We didn’t expect that “Great Goat God” would be such a hit with critics, but it seems that the majority of reviewers have been listing it as their favorite track. It’s pretty straight forward blues metal. I feel out of all the tracks that we recorded, “Great Goat God” is the closest to being a tribute to Black Sabbath. “So Mote It Be” is not too far behind in Sabbath like color. It is a majestic stomp and has a much greater dynamic than “Great Goat God” with a classic metal ending.
A lot of the lyrics and terminology seem to deal with the occult, murder and other horrid topics, but do any of these lyrics actually pertain in part to you? Is there anything here that might be symbolic of your own feelings or ideas? There’s a rather rough track called “Piece Of Meat” which makes me think that it might be dedicated to a past relationship or something of that nature.
No, Phil has been quoted before that the lyrics are not to be taken seriously. Consider him an author of a horror movie script. Did I touch on that already? Well, repetition has been known to work.
Will you guys play any of this live? And if so, where can we check out this great big bucket of blood and candles?
We are in the process of putting a live line up together in order to attract promoters to make offers. Keep your ears open for a press release announcing who will join us on stage. Hopefully we will get to do some shows.
Tell me about the cover for Black Sabbath’s “Who Are You?” What made you decide to cover this track and will you be covering anything else in the future?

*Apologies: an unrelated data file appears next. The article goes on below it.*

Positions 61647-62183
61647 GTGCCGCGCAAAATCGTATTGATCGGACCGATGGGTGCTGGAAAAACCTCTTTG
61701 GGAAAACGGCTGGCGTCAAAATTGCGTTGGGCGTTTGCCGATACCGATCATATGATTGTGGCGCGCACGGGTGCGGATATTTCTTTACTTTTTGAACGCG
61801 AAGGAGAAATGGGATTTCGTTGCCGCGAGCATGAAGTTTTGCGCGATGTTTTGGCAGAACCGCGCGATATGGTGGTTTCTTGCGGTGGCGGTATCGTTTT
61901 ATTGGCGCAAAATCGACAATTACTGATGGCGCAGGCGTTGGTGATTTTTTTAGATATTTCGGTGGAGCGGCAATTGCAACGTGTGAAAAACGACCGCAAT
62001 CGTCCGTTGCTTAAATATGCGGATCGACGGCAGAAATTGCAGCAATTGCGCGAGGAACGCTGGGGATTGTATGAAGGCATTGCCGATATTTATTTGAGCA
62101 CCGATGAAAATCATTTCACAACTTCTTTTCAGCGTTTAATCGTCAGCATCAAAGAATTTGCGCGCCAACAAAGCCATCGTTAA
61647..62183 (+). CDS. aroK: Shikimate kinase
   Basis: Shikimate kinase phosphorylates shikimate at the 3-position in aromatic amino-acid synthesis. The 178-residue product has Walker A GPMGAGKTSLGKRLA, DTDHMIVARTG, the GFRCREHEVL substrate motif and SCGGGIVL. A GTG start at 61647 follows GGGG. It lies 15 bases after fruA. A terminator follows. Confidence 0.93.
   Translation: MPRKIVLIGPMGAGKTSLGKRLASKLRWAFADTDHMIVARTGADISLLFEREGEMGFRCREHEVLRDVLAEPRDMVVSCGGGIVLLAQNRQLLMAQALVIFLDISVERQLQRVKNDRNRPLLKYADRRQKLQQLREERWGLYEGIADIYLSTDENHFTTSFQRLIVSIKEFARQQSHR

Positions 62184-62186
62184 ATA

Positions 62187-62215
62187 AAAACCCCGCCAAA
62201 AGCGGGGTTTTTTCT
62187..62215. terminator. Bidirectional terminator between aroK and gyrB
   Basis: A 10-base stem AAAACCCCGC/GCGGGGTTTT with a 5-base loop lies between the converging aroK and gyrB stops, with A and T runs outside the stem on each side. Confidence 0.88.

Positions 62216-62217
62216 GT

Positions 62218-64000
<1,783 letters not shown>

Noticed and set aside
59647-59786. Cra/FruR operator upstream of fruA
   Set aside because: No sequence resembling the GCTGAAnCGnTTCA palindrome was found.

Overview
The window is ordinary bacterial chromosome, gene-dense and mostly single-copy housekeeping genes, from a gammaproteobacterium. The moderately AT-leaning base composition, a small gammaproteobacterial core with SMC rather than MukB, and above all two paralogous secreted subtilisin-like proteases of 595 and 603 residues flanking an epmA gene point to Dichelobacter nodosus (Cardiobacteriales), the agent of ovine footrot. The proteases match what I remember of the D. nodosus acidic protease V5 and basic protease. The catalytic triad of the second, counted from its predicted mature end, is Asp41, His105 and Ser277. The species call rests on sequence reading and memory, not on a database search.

I have always wanted to cover “Who Are You?” Every time I cover a song, I like to pick one that isn’t the hit single. Phil didn’t know this, but he called and said that he wanted to cover it and that all it took. I bought a used bass synth pedal from Dana Ortt and got to work on orchestrating it using just strings. We usually don’t plan on covering songs, but are not opposed to it.
What do you do when you’re not playing music? What hobbies do you enjoy?
I like to play chess, watch movies and play an occasional video game. I also am a student of Tang Soo Do martial arts.
When it comes to lyrical inspiration, where do you get your ideas?
Well Phil writes the lyrics, but he likes to use current events and his vast knowledge of dark material.
Finally, what is The Cult Of Vestal Claret and where did you get the idea for the band’s moniker?
Vestal Claret translates to Virgin Blood. The Cult of Vestal Claret is a fictitious cult that does obscene things in the name of the dark lord. It would also be a good name for a fan club too if we ever get so large that we can help the reversion of the music world back the glory days of the 1970s.
Thanks for answering my questions and for a great doom album. – Eric
Thanks for asking them and for listening.
Purchase The Cult of Vestal Claret here: